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Individual study: Successful reintroduction of the scarce large blue butterfly Maculinea teleius and the dusky large blue butterfly M. nausithous at Moerputten Nature Reserve, Noord Brabant, the Netherlands

Published source details

Wynhoff I. (1998) Lessons from the reintroduction of Maculinea teleius and M. nausithous in the Netherlands. Journal of Insect Conservation, 2, 47-57

Summary

The scarce large blue butterfly Maculinea teleius and the dusky large blue M. nausithous are protected under the European Habitats Directive. Their larvae live as parasitic ant-mimics in colonies of mainly Myrmica scabrinodis and exclusively M. rubra, respectively. Both species were lost from the Netherlands in the 1970s due to management change on their hay meadow habitat. This paper gives results six years after reintroducing them at the Moerputten Nature Reserve, Noord Brabant, the Netherlands.

Adult scarce and dusky large blues were caught with nets from meadows in the river Wisla valley, south Poland. They were placed in groups of three in small paper boxes and transported in a refrigerator.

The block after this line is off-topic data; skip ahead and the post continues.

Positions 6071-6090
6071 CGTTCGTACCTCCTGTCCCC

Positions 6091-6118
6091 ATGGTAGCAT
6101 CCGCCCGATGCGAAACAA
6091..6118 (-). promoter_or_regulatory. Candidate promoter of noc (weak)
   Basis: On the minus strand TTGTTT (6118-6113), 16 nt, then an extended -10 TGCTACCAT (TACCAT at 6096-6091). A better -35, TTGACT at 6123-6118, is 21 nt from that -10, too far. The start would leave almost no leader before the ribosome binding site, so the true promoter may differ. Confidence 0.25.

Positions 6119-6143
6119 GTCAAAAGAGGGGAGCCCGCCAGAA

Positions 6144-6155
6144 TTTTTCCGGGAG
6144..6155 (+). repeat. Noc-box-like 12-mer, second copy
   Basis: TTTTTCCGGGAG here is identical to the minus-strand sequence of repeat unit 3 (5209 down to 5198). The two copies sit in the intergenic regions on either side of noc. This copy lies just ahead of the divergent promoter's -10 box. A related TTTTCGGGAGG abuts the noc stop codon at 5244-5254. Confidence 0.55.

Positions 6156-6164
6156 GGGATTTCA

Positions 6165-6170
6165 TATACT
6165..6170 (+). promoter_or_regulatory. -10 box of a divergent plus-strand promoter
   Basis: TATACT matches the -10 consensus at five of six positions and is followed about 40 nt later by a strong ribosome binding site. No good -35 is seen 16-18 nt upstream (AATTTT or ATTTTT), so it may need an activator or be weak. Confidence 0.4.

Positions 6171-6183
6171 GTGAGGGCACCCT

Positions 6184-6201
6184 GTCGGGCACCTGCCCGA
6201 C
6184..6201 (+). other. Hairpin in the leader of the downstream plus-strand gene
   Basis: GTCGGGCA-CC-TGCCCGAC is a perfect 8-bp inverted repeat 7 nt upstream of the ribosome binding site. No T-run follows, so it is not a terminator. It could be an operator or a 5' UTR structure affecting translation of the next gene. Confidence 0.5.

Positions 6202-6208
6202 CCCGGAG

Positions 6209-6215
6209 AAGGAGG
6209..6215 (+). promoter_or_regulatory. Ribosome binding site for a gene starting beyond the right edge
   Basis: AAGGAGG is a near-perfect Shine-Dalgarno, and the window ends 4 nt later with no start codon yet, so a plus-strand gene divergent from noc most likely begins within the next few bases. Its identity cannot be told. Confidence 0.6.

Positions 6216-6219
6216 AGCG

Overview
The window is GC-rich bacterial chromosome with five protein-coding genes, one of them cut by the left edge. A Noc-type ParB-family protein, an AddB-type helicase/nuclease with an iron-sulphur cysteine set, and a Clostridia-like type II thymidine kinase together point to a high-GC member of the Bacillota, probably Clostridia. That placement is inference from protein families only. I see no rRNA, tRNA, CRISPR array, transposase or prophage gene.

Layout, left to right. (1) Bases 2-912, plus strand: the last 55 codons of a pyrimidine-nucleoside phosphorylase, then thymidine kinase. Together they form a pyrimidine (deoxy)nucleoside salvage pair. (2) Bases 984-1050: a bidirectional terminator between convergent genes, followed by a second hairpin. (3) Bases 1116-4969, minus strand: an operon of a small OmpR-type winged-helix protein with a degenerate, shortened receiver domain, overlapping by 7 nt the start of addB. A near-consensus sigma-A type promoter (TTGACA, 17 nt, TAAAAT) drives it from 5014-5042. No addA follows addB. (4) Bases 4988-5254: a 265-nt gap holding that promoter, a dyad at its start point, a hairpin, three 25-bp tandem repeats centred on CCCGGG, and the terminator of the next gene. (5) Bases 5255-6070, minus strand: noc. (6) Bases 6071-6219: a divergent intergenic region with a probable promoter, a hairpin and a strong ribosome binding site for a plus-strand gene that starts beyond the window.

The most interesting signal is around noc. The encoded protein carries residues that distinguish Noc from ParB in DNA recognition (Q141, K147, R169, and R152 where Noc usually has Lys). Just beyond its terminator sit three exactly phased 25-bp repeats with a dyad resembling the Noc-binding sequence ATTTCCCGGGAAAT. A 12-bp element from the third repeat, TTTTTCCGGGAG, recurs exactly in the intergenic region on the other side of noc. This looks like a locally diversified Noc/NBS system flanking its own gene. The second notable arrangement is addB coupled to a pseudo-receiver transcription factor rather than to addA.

On the evening of 30 July 1990, 86 scarce large blues (33 males, 53 females) and 70 dusky large blues (22 males, 48 females) were released in meadows with a high abundance of great burnet Sanguisorba officinalis, on the 115 ha Moerputten Nature Reserve.
 
Butterflies were monitored on walked transects every two to three days throughout the flight period from 1990 to 1996. From 1990 to 1993 and 1995 to 1996, population numbers were estimated by marking butterflies and recording recaptured individuals.
 
Other nature reserves, meadows, road verges and canal banks around the Moerputten Nature Reserve were surveyed after the peak flight period each year.

The scarce large blue initially increased in numbers to an estimated annual population of between 700 and 1000 in 1992. In 1993, 1994 and 1995, estimated population size was about 300. In 1996 the annual population estimate was around 100.

Six years after reintroduction, the scarce large blue remained only on a single meadow where it was released. The meadow had 0.4 to 1.3 host ant (Myrmica scabrinodis) nests/m2 and 15 great burnet plants/m2. Less than 1% of the population was recorded outside this meadow each year.
 
The dusky large blue increased in numbers from 1992 to 1995. Results estimated a total population of around 600 in 1996. The population deserted the reintroduction site and settled on an old railway embankment with up to six host ant (Myrmica rubra) nests/m2, but a low density of host plants (30 plants in total). A second subpopulation (6-8% of all recaptured individuals) established on nearby road verges from 1993 to 1996.
 
 
Note: If using or referring to this published study, please read and quote the original paper, the abstract of which can be viewed at: http://www.springerlink.com/content/1366-638X